There wasn’t a ton that we wanted to see in Vienna, so we figured that we would be able to do it all in a day if we moved quickly. It was Easter when we were sightseeing and I was absolutely floored at how many people were around. When I studied abroad in Germany I remember everything in the city shutting down for Easter and the entire city becoming a ghost town. I now know that everyone from my town probably had traveled to Vienna!
The city itself was nice, but after spending almost 3 weeks in Eastern Europe, we felt some sticker shock as things were quite a bit more expensive than we had expected. We put the prices on par with Italy, one of the more expensive countries that we visited on our trip.
Flixbus from Ljubljana
Since we had a positive experience taking the Flixbus to Rome, we decided to use them to get from Ljubljana to Vienna. The tickets were more expensive than they normally are since we were traveling at a peak time – the Saturday before Easter. Even at 40E or $45 per ticket, the tickets were still significantly cheaper than taking the train.
Boarding was a breeze and we didn’t have to worry about printing anything since we had downloaded the FlixBus app on my phone. The bus driver was able to scan our barcode and check us in.
As we experienced during our previous bus ride, the bus itself was new and everything was very clean. The bus was quite full but there were still a few seats which were not occupied.
Part way through the ride, we stopped for a lunch break. There was only 1 restaurant in the bus station that was open so we went there to grab a bite. The menu was limited so Andy selected a hamburger and I opted for a veggie burger since I wasn’t sure how good the meat would be. It turns out that a “veggieburger” was nothing more than cheese, lettuce, ketchup and mayonnaise on a massive roll. It was not good at all but Andy’s burger was not much better. Fortunately we didn’t end up paying much for the lunch.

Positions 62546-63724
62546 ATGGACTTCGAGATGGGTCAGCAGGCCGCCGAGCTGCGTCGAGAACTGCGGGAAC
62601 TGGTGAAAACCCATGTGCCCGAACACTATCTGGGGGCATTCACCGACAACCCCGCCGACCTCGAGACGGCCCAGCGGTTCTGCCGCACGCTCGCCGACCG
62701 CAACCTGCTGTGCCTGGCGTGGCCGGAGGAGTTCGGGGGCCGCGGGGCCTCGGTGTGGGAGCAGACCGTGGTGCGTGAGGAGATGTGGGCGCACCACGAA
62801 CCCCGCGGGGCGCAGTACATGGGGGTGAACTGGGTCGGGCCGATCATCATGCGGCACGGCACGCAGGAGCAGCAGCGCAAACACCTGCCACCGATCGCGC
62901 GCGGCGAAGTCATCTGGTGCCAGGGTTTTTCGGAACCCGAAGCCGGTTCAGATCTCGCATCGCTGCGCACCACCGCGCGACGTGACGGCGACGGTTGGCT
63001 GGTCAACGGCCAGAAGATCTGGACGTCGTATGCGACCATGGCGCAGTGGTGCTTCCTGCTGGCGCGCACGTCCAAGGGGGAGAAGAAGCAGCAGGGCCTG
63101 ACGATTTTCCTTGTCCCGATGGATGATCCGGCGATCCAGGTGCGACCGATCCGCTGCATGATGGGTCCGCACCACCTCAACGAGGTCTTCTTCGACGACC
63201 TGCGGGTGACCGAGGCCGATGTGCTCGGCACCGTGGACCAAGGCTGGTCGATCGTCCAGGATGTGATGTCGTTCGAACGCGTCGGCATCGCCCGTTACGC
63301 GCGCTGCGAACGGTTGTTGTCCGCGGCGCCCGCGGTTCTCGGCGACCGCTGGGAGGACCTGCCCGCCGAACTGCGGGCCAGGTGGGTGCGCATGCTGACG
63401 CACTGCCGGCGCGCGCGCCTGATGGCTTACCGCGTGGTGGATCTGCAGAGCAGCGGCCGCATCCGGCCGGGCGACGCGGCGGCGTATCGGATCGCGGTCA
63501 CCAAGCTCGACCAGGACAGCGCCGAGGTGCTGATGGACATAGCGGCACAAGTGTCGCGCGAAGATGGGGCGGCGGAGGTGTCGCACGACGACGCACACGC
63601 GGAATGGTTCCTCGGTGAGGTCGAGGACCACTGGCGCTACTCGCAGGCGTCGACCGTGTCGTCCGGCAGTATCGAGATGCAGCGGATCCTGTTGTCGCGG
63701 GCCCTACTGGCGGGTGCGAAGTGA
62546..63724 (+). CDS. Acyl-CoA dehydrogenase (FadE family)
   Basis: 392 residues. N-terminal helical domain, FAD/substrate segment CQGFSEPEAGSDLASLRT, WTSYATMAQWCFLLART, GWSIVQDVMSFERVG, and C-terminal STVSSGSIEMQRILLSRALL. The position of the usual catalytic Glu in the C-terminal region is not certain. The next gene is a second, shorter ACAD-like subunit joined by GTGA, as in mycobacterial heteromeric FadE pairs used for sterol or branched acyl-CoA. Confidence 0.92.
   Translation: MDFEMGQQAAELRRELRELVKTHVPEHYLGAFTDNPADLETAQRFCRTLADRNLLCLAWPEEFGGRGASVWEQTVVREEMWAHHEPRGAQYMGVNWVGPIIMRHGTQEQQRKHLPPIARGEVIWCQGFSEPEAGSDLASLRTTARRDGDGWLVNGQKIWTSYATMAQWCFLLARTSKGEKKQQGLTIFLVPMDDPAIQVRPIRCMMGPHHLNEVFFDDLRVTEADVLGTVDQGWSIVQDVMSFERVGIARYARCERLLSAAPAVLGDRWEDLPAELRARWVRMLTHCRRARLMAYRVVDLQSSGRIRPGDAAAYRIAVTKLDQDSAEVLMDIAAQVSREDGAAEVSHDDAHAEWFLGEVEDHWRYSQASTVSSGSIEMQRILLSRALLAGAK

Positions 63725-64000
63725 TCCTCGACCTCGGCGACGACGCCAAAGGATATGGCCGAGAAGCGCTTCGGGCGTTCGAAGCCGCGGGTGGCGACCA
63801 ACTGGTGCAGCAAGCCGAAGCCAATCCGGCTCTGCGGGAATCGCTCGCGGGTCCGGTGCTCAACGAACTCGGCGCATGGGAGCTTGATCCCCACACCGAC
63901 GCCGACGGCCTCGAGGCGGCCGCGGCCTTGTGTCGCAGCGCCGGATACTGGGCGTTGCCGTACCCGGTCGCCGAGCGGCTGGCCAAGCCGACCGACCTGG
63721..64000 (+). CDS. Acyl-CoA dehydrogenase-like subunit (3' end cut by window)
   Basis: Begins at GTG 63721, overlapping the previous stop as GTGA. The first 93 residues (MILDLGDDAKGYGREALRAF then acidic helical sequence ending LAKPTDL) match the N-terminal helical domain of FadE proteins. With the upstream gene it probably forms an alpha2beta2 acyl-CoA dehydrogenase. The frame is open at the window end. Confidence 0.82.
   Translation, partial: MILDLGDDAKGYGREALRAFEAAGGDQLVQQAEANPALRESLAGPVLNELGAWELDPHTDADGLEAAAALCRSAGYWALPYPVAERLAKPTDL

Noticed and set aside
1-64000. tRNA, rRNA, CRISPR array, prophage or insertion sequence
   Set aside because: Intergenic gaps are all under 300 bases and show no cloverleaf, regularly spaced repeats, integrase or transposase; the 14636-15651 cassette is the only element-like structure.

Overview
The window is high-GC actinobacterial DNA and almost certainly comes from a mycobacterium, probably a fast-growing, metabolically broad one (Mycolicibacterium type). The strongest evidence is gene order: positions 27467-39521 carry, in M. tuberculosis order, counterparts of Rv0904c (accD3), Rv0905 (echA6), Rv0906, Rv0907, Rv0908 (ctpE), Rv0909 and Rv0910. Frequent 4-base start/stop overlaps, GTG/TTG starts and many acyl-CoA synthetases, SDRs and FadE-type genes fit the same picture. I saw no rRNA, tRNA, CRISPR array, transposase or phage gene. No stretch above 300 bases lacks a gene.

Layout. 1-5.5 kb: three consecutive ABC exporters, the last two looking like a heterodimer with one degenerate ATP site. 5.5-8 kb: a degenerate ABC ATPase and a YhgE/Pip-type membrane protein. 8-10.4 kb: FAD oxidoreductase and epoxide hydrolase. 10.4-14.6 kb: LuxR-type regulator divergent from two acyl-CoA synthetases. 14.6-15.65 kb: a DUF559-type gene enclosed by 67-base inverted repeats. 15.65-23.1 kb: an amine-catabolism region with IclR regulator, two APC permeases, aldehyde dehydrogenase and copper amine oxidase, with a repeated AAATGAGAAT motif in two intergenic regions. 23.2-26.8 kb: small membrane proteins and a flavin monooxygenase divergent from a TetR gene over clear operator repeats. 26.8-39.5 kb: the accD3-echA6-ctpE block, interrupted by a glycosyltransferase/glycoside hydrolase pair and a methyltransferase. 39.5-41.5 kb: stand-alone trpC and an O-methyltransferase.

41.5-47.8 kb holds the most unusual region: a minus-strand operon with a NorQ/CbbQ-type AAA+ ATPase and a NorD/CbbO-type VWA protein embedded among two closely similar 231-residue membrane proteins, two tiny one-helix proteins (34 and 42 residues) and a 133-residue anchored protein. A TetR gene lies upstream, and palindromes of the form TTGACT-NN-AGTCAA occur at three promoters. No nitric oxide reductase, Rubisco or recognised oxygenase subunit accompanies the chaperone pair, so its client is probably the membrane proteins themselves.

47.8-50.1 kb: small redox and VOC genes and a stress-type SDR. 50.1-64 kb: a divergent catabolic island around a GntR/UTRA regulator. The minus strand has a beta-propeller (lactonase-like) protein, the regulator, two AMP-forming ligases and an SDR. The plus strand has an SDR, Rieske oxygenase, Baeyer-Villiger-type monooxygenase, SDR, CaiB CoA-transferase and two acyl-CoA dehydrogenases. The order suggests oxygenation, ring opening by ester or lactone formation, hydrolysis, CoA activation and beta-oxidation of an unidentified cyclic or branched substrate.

We were happy when our bus arrived in Vienna early. The bus terminal was connected to the metro so getting to our Airbnb apartment was very easy.
I had done my research and was surprised to see that Schönbrunn Palace was open on all holidays. We headed there first as it was the only place we were visiting which was far away from all of the other sites. Luckily the palace was right off of the metro which made it easy to get there.
I was floored at just how crowded the palace was. There were hundreds of people around and an absolutely massive line to purchase tickets. We waited in the line for 30 minutes to purchase our tickets. It was extremely frustrating when we saw that inside the ticket office there were kiosks where you could purchase tickets and they were not being used. Andy ducked under the rope to purchase tickets while I held our place in line, just in case there were any issues.
We decided to go on the grand tour which included admission to 40 different rooms within the palace. It was expensive at 16.40E or $18.70 but we figured we would only be there once. Since the palace limits the number of people that can enter the palace at any given time, our reservation was 2.5 hours later. We decided to go sightseeing and come back when it was time.